The persimmon happens to be on my own property. A tree planted long ago which has produced dozens of keikis that are now producing fruit themselves. No one around here seems to know who planted the original tree. It's always been there, as far as people know. And every year people come to harvest the fruits. The trees produce hundreds of persimmons, so there's plenty to share.
I've learned that you need to pick them just before they get ripe. Snagging them with a fruit picker is a challenge. Once you've got them, then you need to let them ripen. Eating them before they are mushy soft will pucker your mouth. Once ripe they are incredibly sweet.
Loquats grow wild along my street. The wild ones are not as large and fleshy as the commercial varieties, but they are just as tasty. Most people don't bother with loquats, so I get to harvest as much as I want. Over the years I've pruned a number of the trees so that I can reach the fruits easier. A little pruning each year makes life easier.
Citrus is generally a winter crop here, but not every citrus. But right now I'm harvesting oranges and lemons on my own farm, and limes for several friends' places. I just picked the last of the grapefruits from my own tree, but I know of other trees that are still producing.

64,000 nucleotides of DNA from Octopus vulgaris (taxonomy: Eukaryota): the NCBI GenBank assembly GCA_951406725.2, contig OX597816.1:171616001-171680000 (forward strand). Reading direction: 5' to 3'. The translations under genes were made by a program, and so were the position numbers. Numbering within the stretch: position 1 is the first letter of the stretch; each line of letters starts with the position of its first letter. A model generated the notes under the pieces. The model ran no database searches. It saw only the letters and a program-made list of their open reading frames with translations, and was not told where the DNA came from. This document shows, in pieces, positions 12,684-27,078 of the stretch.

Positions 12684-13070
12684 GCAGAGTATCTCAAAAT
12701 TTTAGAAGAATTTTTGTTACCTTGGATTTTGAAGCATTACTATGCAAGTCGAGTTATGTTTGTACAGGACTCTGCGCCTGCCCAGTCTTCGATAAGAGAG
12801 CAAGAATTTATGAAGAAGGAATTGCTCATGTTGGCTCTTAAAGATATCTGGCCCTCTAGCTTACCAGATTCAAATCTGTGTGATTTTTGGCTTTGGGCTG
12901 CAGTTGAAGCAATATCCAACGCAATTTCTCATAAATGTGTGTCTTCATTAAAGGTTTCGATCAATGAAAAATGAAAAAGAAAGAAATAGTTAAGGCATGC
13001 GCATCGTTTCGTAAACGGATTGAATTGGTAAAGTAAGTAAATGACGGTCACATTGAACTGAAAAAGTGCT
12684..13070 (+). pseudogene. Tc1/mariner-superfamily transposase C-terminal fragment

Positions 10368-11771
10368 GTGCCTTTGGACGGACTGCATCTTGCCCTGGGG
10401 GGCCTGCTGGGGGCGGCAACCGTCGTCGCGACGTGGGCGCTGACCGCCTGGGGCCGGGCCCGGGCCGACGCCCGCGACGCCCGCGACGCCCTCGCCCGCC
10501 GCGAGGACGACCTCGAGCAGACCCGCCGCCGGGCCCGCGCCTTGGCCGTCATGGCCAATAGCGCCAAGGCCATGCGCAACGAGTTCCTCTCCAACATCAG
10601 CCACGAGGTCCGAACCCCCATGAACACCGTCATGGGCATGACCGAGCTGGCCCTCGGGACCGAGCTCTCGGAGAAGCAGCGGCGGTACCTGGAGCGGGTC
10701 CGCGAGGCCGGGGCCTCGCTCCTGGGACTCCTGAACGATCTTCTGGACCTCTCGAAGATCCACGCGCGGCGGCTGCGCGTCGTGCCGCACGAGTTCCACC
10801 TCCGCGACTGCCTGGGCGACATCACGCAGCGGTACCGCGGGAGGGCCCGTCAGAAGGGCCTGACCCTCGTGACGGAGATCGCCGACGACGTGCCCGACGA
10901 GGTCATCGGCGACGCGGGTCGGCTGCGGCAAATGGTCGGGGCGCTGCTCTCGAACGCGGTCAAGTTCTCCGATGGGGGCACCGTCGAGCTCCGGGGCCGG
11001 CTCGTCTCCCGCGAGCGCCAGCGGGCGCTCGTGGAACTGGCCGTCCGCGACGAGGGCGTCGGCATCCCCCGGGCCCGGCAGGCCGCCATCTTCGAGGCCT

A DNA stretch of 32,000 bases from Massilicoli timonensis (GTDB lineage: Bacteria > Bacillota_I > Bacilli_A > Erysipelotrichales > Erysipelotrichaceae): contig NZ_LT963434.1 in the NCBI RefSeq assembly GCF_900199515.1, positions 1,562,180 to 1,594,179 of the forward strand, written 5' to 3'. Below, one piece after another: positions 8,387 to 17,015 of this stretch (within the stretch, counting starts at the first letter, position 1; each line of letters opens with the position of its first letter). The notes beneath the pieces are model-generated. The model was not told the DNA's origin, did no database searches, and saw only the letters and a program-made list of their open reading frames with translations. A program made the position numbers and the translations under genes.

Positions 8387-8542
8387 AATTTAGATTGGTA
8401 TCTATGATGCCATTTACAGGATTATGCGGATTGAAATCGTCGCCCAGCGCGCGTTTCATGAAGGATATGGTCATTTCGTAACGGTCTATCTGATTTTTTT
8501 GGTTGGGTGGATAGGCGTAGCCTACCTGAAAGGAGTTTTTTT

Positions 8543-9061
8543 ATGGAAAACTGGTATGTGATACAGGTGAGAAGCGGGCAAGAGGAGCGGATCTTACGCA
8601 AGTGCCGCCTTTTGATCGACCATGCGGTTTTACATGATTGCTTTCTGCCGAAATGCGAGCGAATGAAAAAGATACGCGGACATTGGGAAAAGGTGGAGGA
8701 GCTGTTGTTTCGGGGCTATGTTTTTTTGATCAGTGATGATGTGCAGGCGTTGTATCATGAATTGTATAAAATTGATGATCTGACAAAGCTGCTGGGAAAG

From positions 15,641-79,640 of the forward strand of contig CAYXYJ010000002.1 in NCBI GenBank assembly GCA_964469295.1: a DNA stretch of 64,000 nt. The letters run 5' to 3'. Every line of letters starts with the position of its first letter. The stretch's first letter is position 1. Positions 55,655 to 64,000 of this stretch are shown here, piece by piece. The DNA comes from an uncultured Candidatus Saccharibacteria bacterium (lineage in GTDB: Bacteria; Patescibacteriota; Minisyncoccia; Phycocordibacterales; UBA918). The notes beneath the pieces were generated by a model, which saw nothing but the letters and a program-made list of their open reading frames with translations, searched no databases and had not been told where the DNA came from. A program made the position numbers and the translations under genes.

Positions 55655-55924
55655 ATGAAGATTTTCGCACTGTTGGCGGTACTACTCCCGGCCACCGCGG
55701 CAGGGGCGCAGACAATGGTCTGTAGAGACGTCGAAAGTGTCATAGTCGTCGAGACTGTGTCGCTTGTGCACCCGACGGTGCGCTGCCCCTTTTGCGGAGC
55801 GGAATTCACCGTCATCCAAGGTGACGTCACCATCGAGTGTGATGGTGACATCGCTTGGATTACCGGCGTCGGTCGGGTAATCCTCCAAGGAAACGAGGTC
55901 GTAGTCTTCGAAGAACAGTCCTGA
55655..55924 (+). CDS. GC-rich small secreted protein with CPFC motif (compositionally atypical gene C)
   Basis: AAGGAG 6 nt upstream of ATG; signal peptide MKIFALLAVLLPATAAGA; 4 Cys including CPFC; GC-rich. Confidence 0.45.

Then there are those bananas and papayas. They tend to produce year around although sometimes there are more to harvest than other times. I have several bunches of bananas almost ready to harvest. I'm just finishing up the last bunch. And while the papayas have slowed down, I'm still getting at least one a day.
When it comes to bananas and papayas, for the past several years I've been planting them all around. Kind of like Johnny Appleseed. Today I planted three young banana trees along a road not far from me. Eventually they will produce and some lucky family will harvest fresh bananas. I see that some of the papayas are starting to produce and that people are collecting them. Good! So I'll start some more seed soon and plant more papaya trees along the back roads. Food for people to harvest. Yes!